sudo systemctl restart apache2

However, if you are using an old version, you should use:

sudo service apache2 restart

Now, open your browser and visit your site by typing in the IP address/domain name of your server in which you installed Grav. It should be http://<your_server_IP>/grav/. If the site loads up properly without any errors, skip to the next section.

If things didn’t work out…

Now if you get a error, it’s probably due to the fact that Apache is not able to read the .htaccess file provided by Grav and apply the rewrite rules.  In order to solve this problem, we need to set AllowOverride to All in the Apache configuration file.

Open the configuration file at /etc/apache/apache2.conf in an editor and navigate to the <Directory /var/www> block and change AllowOverride from None to All. The block should look like this:

<Directory /var/www/>
Options Indexes FollowSymLinks
AllowOverride All
Require all granted
</Directory>

Save the file and restart Apache in the same way we have done earlier.

Instructions for Nginx

If you’re using Nginx, we need to add some rules to configure it. Open /etc/nginx/sites-enabled/default with a text editor.

Here, you’ll find a line in the server block that contains index directive. It tells Nginx to serve a default file when an user navigates to a directory. We will add index.php to this list, like so:

server {
 index index.php index.html index.htm index.nginx-debian.html;
}

Then, we need to add in the following directives to the server block so that Grav works properly. If you want to change the path of your Grav installation later, simply replace all instances of /grav with the appropriate directory.

location /grav {
	try_files $uri $uri/ /grav/index.php?_url=$uri&$query_string;
}

location ~* ^/grav/(\.git|cache|bin|logs|backup|tests)/.*$ {
	return 403;
}

location ~* ^/grav/(\.git|cache|bin|logs|backup|tests)/.*$ {
	return 403;
}

location ~* ^/grav/(system|vendor)/.*\.(txt|xml|md|html|yaml|yml|php|pl|py|cgi|twig|sh|bat)$ {
	return 403;
}

location ~* ^/grav/user/.*\.(txt|md|yaml|yml|php|pl|py|cgi|twig|sh|bat)$ {
	return 403;
}

location ~ ^/grav/(LICENSE\.txt|composer\.lock|composer\.json|nginx\.conf|web\.config|htaccess\.txt|\.htaccess) {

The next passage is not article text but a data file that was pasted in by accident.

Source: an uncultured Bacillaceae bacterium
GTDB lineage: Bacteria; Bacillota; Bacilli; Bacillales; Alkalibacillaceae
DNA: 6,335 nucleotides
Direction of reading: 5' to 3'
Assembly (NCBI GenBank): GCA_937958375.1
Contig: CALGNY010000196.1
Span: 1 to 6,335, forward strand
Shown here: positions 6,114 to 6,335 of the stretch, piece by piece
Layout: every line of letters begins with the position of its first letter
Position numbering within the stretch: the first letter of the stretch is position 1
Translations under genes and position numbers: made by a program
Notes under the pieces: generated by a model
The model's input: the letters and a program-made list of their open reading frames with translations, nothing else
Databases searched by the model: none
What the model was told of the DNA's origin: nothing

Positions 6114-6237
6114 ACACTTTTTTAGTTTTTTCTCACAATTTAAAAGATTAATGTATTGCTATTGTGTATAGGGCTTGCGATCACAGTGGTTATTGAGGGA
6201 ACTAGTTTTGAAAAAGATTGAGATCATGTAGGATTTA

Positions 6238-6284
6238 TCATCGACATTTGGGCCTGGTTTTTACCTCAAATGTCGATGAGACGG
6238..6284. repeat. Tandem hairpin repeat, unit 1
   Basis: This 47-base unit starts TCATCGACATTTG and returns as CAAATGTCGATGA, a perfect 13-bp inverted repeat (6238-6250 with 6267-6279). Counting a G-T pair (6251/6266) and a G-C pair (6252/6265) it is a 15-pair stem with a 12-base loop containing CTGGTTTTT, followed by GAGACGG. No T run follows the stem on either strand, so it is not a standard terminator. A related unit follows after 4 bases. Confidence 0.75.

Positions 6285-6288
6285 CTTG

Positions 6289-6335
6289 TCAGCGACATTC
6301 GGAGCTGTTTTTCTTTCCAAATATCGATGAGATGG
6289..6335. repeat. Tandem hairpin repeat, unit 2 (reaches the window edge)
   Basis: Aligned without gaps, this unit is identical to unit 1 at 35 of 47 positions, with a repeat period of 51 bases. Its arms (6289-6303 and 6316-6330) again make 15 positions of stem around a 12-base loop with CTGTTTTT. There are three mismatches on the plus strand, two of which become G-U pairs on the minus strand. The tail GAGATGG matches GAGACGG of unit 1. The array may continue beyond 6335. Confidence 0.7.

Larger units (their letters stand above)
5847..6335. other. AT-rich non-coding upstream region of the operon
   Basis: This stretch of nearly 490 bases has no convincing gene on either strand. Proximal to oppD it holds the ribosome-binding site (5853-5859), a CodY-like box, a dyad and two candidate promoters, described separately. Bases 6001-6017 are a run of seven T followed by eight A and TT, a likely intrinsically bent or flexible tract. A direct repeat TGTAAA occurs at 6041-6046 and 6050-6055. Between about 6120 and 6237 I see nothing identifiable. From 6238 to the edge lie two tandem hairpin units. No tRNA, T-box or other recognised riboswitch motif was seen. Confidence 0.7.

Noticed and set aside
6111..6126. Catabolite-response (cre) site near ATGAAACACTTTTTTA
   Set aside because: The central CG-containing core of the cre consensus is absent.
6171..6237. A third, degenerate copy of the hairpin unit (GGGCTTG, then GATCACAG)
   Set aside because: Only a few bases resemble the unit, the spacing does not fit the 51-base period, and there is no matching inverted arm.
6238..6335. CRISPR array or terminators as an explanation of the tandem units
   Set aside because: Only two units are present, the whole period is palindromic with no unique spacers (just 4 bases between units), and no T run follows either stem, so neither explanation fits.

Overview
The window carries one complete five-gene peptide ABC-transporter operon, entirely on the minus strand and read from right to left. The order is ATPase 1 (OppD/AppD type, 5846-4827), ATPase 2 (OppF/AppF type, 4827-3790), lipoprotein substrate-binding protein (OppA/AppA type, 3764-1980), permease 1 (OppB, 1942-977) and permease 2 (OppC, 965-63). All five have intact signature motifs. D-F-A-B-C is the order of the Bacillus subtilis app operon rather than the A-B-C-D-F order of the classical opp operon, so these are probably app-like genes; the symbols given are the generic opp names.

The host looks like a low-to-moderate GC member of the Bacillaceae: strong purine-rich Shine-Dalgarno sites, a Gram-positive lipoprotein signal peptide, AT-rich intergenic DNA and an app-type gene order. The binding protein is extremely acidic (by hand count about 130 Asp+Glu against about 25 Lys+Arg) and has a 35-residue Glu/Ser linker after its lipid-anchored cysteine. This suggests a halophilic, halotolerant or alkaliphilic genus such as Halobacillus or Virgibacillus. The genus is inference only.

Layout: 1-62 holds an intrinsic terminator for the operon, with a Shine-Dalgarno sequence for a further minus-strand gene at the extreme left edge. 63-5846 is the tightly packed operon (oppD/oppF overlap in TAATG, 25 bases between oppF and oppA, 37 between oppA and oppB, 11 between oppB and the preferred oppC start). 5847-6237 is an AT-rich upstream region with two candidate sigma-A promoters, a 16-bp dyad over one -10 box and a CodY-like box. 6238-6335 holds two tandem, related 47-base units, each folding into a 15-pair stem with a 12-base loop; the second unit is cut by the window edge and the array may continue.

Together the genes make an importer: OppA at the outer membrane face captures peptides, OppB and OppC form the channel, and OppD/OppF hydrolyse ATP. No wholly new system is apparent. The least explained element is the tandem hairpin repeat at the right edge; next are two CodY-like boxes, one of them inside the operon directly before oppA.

return 403;
}

Now, we’ll tell how Nginx should handle PHP files. Again, we will add this block within the server block. Depending upon the version of your distribution, you may need to change the value of fastcgi_pass. For example, if you’re using PHP 7.1, you have to change it to /run/php/php7.1-fpm.sock. However, if you’re using PHP5, you should change it to /var/run/php5-fpm.sock.

location ~ \.php$ {
	fastcgi_pass unix:/run/php/php7.0-fpm.sock;

	fastcgi_split_path_info ^(.+\.php)(/.+)$;
	fastcgi_index index.php;
	include fastcgi_params;
	fastcgi_param SCRIPT_FILENAME $document_root/$fastcgi_script_name;
}

Finally, we’ll restart Nginx in the same way as we did for PHP-FPM:

sudo systemctl restart nginx
sudo service nginx restart

Setting up the admin account

After you have performed all the above steps successfully, open your browser and head over to http://<your_server_IP>/grav/. You will see the following page.

grav admin signup

Since we installed the Grav + Admin plugin version, we need to create an account to access the admin dashboard. Fill in all the details and click on “Create User” button. You will be presented with the admin dashboard.

grav admin dashboard

You can now create articles, install plugins and themes, and change the settings to customize Grav according to your needs.

Conclusion

Grav is a beautiful, fast and modern CMS that has the capabilities to compete with the likes of WordPress, Drupal or Joomla. In this article, we saw how to install and configure Grav in your server. You can read more about customization options and workflow at the official documentation. Do give Grav a shot and tell us what you think about it.